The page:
Open Collections

UBC Theses and Dissertations

UBC Theses Logo

UBC Theses and Dissertations

The effect of neurodevelopmental impairment definition on incidence rates among very preterm infants Haslam, Matthew David 2016

Your browser doesn't seem to have a PDF viewer, please download the PDF to view this item.

Item Metadata

Download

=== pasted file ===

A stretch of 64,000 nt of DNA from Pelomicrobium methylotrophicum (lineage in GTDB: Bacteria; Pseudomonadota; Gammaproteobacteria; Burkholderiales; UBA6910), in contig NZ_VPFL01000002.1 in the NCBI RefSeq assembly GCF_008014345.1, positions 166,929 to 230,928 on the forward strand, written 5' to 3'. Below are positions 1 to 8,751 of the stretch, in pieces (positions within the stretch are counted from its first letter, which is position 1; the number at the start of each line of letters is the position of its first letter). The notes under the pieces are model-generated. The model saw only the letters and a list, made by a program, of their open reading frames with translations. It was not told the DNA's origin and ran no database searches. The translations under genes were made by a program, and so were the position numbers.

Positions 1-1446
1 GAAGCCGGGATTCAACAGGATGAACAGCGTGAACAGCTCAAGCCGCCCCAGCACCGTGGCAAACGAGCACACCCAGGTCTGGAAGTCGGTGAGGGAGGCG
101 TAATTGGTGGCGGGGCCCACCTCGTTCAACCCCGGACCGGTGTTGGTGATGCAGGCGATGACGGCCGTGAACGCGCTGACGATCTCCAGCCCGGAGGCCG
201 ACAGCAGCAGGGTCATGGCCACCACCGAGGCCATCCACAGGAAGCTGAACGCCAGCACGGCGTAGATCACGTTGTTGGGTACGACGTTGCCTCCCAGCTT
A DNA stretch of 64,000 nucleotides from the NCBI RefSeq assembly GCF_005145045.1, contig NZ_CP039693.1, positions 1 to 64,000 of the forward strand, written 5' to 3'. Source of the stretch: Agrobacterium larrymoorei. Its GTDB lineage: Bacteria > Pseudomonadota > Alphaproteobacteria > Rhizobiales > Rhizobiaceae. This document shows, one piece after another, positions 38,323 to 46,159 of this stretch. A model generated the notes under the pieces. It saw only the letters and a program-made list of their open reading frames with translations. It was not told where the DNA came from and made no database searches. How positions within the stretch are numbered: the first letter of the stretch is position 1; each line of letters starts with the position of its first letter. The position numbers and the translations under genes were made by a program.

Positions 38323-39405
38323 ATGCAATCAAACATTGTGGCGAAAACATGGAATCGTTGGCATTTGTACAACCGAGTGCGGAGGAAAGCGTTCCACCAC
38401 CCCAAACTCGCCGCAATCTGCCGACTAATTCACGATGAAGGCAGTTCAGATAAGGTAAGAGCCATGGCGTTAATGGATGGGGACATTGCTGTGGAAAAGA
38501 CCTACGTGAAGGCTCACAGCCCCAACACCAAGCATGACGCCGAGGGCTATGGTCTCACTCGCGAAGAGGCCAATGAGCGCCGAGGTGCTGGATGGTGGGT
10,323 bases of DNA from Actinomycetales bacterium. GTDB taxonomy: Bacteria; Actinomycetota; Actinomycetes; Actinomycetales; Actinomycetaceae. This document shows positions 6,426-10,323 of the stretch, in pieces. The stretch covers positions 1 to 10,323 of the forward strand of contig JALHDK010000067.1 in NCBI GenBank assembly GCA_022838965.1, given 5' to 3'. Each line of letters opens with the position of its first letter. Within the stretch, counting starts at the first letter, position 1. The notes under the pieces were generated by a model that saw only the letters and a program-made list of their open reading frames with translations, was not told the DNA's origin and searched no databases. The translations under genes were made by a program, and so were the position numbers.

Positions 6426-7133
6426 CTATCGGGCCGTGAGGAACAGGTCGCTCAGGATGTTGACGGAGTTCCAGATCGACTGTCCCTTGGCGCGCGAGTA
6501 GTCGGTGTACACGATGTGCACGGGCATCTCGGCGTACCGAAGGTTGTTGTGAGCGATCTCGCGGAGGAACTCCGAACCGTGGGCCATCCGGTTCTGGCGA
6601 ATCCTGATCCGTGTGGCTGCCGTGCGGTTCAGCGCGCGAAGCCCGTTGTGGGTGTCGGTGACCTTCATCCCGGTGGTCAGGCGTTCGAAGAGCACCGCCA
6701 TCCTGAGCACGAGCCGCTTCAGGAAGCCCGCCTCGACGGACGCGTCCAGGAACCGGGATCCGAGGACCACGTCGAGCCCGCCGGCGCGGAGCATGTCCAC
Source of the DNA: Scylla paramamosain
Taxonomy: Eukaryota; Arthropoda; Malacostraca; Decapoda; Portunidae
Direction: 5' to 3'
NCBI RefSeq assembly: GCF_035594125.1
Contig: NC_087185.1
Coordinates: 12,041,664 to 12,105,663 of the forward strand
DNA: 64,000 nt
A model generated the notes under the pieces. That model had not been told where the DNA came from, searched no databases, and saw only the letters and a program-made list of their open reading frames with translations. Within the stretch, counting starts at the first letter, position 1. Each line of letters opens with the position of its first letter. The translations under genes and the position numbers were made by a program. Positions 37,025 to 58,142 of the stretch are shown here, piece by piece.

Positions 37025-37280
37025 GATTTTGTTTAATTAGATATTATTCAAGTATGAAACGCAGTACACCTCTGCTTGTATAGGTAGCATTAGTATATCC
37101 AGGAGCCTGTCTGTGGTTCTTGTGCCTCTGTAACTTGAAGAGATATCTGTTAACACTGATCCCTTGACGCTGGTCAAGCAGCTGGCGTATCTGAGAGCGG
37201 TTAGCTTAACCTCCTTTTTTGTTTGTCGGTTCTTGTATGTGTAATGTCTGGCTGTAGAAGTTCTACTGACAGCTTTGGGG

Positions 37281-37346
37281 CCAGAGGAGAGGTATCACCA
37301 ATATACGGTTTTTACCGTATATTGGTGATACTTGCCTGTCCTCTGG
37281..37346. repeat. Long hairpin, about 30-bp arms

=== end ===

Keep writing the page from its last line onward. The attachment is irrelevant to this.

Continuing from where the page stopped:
Media
24-ubc_2016_november_haslam_matthew.pdf [ 999.86kB ]
Metadata
JSON: 24-1.0319249.json
JSON-LD: 24-1.0319249-ld.json
RDF/XML (Pretty): 24-1.0319249-rdf.xml
RDF/JSON: 24-1.0319249-rdf.json
Turtle: 24-1.0319249-turtle.txt
N-Triples: 24-1.0319249-rdf-ntriples.txt
Original Record: 24-1.0319249-source.json
Full Text
24-1.0319249-fulltext.txt
Citation
24-1.0319249.ris

Full Text